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Summer Break? Not Here. George Street Playhouse Preps Its Temporary Home for Fall Theater

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George Street Playhouse at 103 College Farm Rd. Credits: George Street Playhouse
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NEW BRUNSWICK, NJ — You might think life moves slower on College Farm Road, at the edge of the city and the Rutgers University campus.

And if you were talking about the livestock, you'd be right. But for employees of George Street Playhouse, which recently transferred here from the heart of New Brunswick, this summer has moved faster than fire.

The day after the curtains closed on its final spring show, “Curvy Widow,” the theater company left its home of 32 years on Livingston Avenue and headed for College Farm Road, to set up shop in the former Agricultural Museum of New Jersey. Ever since—and, really, even before then—it's been a whirlwind, George Street Playhouse's artistic director, David Saint, told TAPinto New Brunswick.

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“We had to work round the clock,” he said, “but we were prepared and had a game plan. Within a week, we had unpacked all our office supplies and set up the computers and phones.”

George Street Playhouse left its longtime home, a 100-year-old YMCA building, for good reason. It was about to be knocked down, along with the neighboring Crossroads Theatre.

From the rubble of those storied buildings will rise a sort of phoenix: the New Brunswick Performing Arts Center.

The 22-story tower is slated to stand above every other high-rise in the city, officials have said. Inside its sweeping glass facade will be two “state-of-the-art” theaters, a posh lobby, several rehearsal spaces, offices for Rutgers and Middlesex County and more than 200 luxury apartments. In its rear, off Bayard Street, a connected 344-space parking garage promises to provide patrons a landing pad.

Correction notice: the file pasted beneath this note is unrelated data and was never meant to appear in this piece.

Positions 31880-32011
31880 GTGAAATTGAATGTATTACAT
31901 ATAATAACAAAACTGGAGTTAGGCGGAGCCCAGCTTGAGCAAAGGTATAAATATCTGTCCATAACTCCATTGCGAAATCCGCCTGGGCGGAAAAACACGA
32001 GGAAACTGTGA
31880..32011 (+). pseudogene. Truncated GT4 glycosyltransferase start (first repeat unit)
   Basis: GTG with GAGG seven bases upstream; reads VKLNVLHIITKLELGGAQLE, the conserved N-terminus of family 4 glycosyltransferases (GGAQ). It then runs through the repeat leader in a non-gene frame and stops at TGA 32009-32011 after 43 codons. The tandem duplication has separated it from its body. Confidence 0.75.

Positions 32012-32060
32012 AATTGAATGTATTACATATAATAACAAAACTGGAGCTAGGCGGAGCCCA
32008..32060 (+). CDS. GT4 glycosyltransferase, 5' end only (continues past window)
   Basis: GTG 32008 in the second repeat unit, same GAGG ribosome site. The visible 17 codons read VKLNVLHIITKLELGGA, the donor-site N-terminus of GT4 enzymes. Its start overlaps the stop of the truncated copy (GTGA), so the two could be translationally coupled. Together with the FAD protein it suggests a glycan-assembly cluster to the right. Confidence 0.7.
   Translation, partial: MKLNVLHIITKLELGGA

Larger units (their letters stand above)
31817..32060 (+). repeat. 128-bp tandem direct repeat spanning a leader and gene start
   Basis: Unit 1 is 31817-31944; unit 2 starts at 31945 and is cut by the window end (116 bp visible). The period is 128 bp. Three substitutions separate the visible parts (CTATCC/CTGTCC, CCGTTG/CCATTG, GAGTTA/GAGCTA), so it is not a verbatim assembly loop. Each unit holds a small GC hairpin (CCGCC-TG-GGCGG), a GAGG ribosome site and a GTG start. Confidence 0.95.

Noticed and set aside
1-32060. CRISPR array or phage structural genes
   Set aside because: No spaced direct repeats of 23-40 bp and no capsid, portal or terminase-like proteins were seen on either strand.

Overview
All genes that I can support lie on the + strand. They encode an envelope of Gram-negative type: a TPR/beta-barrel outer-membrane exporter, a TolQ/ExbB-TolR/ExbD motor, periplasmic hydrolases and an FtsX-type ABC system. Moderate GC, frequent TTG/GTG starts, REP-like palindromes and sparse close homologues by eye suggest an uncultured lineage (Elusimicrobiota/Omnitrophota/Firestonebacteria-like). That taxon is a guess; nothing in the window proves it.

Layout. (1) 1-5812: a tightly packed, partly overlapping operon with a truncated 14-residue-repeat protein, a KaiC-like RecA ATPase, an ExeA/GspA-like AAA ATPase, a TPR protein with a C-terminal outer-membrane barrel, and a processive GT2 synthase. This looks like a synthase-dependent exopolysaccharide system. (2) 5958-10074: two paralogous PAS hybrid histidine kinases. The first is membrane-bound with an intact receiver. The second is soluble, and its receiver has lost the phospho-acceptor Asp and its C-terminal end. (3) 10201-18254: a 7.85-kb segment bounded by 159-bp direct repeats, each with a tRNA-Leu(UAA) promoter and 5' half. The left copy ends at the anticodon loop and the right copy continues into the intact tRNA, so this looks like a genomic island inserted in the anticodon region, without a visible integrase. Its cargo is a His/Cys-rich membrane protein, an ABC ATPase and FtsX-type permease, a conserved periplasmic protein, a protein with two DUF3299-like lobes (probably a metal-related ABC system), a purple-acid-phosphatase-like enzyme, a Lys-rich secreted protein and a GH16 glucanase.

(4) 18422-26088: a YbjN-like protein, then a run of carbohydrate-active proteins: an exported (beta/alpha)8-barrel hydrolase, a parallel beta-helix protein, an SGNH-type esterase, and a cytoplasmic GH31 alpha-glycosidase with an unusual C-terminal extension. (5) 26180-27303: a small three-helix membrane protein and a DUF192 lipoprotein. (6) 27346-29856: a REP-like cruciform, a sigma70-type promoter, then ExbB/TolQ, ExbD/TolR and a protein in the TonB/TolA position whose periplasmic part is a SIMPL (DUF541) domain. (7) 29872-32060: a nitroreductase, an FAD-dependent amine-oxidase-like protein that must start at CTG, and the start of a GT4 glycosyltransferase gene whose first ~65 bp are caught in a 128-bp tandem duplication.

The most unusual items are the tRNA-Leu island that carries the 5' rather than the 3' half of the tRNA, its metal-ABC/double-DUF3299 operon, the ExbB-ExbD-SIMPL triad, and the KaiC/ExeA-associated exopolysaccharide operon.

The arts mecca will house the Playhouse, the Crossroads Theatre, the American Repertory Ballet and any number of other institutions and performances.

City leaders expect that building to open for the fall 2019 theater season. But until then, the country road is home for the George Street Playhouse.

In this photo, almost all that remained of the George Street Playhouse was its front face and marquee. That's since been demolished. Photo: New Brunswick Development Corporation (Devco)

Saint caught wind of the old museum space upon the recommendation of Greg Ritter, who owns George Street Camera.

“The minute I walked into that place, I thought, 'Oh, this is it,'” Saint said. “It really was the perfect solution to us.”

The building's tall cathedral ceilings, abundant parking and room design charmed him. He had spent almost a year searching for a temporary home, preferably in New Brunswick, and he finally found it.

George Street Playhouse moved to its new spot before Memorial Day, in May, he said.

Moving vans trucked over the company's office supplies and theater equipment. Costumes and props left storage for the new building. And the staff got to work.

They began to outfit the theater. The designs for the rest of the space are ready to go, Saint said. Construction of the stage should come to a close in a couple of weeks.

Then, the artistic director said, George Street Playhouse will pull its theater seats out of storage—yes, the same ones from the old joint—and install them.

After a few cosmetic upgrades and a month or so of rehearsals, theatergoers will then reclaim those seats in October, for the fall season.

The first show, “I Love You, You're Perfect, Now Change,” is scheduled to begin on Oct. 10 and run for about a month, according to the Playhouse.

Joe DiPietro, a theater company “favorite,” has agreed to tweak his acclaimed off-Broadway musical for the upcoming season. The work focuses on dating—from the first meeting to marriage's twilight—and DiPietro intends to update the script for a new, swipe-obsessed generation, Saint said.

“The world has changed so much in 22 years,” Saint, the production's director, said.

And the world of the George Street Playhouse has changed so much in just a few months.

Of course, plans for the coming New Brunswick Performing Arts Center have been in the works for more than 10 years. It's been a steadily moving train, and now that it's pulling into the station, stakeholders like Saint, who's led the Playhouse for 21 years, are more excited than ever to reach their destination.

Big-time theater figures—including Jeffrey Seller, the producer of the bit Broadway show “Hamilton”—have told Saint that designs of the fledgling performing arts center on Livingston Avenue suggest that the facility could put the George Street Playhouse and New Brunswick's arts scene on the map, he said. Its proximity to New York City helps, too.

“I get goosebumps,” he added. “I think it's going to change New Brunswick immensely.”

That's a far cry from his old theater, which was just recently demolished. There, Saint said, mildew haunted the basement and asbestos filled the ceiling. The restrooms were too small, and patrons complained about the ineffective air-conditioning unit, jerry-rigged and bandaged beyond belief. Buckets sometimes collected water that dripped through the roof during shows.

“If you say 'bittersweet,'” he said of this transition, “I'm much more sweet about this than I am bitter.”

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